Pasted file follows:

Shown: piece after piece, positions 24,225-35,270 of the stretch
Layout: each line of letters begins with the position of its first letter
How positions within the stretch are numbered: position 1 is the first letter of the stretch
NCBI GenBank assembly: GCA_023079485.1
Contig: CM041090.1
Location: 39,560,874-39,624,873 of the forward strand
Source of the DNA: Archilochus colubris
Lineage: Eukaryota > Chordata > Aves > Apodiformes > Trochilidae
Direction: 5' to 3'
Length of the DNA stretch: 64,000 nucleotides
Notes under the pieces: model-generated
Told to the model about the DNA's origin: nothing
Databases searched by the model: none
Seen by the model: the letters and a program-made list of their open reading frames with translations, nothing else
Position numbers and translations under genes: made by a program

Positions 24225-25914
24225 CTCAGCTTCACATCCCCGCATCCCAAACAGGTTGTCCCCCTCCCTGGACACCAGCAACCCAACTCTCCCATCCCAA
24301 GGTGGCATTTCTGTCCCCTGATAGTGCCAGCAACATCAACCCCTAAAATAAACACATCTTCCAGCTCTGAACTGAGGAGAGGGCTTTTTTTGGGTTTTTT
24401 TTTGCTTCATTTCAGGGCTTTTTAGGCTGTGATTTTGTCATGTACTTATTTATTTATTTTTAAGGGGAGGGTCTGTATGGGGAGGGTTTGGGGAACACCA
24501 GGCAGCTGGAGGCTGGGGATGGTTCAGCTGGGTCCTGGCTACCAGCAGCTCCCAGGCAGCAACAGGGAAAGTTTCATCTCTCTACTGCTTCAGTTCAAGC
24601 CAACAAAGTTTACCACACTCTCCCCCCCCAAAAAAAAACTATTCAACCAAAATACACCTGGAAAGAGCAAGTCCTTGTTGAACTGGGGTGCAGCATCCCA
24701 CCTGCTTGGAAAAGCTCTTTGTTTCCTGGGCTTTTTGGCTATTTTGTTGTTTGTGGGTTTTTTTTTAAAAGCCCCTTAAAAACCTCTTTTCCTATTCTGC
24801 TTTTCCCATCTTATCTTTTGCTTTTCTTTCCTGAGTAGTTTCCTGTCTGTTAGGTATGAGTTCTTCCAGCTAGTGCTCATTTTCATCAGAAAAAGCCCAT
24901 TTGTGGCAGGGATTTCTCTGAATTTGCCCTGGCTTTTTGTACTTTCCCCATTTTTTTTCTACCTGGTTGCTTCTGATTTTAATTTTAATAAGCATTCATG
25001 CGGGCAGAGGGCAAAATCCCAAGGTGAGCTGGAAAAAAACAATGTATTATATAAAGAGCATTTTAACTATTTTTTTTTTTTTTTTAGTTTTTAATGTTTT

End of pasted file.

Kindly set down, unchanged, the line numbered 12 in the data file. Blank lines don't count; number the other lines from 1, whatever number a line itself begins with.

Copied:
Told to the model about the DNA's origin: nothing